As a global citizen, Exxon failed miserably, to say the least. A host of organizations, and some politicians have called for Exxon to be prosecuted for fraud not unlike that which tobacco companies engaged in when they hid the risks of smoking. Exxon argues that it was a climate change “pioneer” and didn’t so much deceive the public as stir a broader debate.

At least it is now on record as stating the obvious: that climate change is real, and human-caused, and that something — perhaps beneficial to its corporate bottom line — needs to be done.

The Republicans did not get the updated memo. Their two leading candidates for office, Ben Carson and Donald Trump, deny the consensus of human-caused climate change. They’re still reading from quarter-century-old Exxon talking points.

Trump calls climate change “a total hoax.” He arrived at this position, judging by several tweets, after experiencing a couple of especially cold winter days in New York. This is a man who has bought into every nutty conspiracy theory, and stoked much of the same, about President Obama’s birth — all without a shred of evidence. But he won’t take the world’s leading scientists at their peer-reviewed word. If this is the kind of judgment you want in the Oval Office, get thee to Trump Tower.

And here’s Carson: “I’ll tell you what I think about climate change,” he said earlier this year. “The temperature is either going up or down at any point in time, so it really is not a big deal.” Ah, well. He also believes the pyramids of Egypt were built to store grain rather than as tombs for kings and queens. Hey, it’s all there in the Bible, Carson says, for you fact-obsessed archaeologists.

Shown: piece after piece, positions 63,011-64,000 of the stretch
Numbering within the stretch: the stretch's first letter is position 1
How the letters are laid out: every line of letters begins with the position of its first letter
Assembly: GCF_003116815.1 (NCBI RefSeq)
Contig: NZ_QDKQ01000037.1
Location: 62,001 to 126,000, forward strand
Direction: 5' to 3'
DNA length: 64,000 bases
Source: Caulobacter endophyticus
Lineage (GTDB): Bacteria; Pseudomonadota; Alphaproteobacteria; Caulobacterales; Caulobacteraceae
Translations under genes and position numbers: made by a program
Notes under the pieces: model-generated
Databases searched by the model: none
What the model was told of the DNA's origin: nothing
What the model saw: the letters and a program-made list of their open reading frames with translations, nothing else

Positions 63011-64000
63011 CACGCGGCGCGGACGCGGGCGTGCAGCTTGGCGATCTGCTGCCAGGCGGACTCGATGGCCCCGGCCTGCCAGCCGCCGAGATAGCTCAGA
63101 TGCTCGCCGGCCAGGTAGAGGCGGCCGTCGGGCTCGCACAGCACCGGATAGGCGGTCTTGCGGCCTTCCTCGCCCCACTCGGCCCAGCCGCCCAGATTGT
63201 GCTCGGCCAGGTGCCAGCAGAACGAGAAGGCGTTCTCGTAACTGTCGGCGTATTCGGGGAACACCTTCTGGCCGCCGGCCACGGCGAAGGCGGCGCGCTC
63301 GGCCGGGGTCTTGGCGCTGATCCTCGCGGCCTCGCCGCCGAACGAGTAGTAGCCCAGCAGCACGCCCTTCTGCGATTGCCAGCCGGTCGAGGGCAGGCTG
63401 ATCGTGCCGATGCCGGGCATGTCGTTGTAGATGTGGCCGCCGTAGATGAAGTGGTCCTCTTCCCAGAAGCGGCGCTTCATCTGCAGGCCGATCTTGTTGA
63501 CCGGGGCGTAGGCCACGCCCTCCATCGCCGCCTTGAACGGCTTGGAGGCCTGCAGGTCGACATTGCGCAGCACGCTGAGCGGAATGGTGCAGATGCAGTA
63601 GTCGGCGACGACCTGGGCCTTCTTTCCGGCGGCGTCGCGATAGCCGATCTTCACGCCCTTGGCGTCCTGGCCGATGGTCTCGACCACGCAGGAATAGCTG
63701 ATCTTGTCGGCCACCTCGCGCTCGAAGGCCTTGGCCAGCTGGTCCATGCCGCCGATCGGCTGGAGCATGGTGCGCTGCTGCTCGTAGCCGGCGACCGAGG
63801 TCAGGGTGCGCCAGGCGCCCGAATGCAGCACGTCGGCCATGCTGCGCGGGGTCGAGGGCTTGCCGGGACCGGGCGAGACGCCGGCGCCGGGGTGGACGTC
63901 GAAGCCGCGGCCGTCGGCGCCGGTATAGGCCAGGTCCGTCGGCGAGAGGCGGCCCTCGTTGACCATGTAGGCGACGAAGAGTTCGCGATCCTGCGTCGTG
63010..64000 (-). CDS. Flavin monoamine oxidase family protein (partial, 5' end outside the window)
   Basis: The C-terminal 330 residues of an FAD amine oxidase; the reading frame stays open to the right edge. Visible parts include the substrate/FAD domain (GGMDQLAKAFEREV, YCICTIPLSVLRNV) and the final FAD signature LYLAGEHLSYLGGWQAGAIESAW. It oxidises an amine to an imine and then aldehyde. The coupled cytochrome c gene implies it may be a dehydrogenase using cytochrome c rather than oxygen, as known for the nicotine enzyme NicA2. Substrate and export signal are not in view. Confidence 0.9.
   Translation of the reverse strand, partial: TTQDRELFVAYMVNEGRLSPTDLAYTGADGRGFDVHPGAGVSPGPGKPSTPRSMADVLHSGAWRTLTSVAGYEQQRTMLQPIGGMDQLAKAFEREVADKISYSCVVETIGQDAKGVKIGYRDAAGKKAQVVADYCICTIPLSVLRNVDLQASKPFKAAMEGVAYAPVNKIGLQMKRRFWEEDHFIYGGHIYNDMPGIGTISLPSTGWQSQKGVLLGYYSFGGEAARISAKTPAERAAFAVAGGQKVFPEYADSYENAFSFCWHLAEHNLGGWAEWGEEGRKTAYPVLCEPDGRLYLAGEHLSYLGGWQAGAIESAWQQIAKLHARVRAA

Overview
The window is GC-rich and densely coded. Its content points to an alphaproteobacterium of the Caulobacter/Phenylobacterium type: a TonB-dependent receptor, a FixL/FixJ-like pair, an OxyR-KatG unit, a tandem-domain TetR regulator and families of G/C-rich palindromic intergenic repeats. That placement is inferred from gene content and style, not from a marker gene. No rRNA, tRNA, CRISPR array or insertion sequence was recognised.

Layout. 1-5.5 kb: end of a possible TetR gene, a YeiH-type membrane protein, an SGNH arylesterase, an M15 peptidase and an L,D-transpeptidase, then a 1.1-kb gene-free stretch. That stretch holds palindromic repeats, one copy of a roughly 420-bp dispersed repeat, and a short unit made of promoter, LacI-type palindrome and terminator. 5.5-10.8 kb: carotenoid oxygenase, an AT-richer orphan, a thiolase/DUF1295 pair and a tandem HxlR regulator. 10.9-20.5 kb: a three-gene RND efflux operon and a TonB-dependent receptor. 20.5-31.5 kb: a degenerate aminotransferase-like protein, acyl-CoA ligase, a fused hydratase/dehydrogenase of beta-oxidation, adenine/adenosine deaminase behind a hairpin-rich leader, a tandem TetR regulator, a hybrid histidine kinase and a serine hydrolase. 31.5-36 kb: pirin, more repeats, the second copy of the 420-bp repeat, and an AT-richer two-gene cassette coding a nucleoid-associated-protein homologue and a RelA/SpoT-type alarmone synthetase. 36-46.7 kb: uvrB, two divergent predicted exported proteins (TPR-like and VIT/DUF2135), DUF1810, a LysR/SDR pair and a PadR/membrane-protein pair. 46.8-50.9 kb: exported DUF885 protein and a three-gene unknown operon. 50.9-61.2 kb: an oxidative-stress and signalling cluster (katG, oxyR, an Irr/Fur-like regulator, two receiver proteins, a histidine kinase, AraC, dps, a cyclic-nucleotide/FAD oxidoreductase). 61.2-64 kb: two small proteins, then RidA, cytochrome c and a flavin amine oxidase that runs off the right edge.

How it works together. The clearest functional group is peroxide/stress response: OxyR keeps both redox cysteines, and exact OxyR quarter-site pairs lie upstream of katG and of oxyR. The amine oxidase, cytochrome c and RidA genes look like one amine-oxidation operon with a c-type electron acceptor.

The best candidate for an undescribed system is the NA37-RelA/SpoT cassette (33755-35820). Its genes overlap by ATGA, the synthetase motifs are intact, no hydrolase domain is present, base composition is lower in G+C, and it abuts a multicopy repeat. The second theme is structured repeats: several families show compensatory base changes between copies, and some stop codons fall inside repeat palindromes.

How do you explain the boastful ignorance of other leading Republican candidates? It’s a political variant of Upton Sinclair’s line about how “It is difficult to get a man to understand something when his salary depends upon his not understanding it.”

In trying to win the support of the Koch brothers, Senators Ted Cruz, Marco Rubio and Rand Paul have signed a pledge to do the bidding of the billionaire oil industrialists, promising to “oppose any legislation relating to climate change” that would involve higher taxes or fees.

Cruz has gone the extra step of denying the very existence of climate change, an assertion that puts him at odds with three-fourths of the American public.

Just pause for a second to soak in the magnitude of this sellout by these candidates to a pair of men who’ve vowed to spend $889 million influencing the 2016 election.

Then imagine a President Trump or Cruz showing up at the Paris summit on climate change later this month and saying, sorry, the United States no longer believes in science. Ω

[Timothy Egan writes "Outposts," a column at the NY Fishwrap online. Egan — winner of both a Pulitzer Prize in 2001 as a member of a team of reporters who wrote the series "How Race Is Lived in America" and a National Book Award (The Worst Hard Time in 2006) — graduated from the University of Washington with a degree in journalism, and was awarded an honorary doctorate of humane letters by Whitman College in 2000 for his environmental writings. Egan's most recent book is The Big Burn: Teddy Roosevelt and the Fire that Saved America (2009).]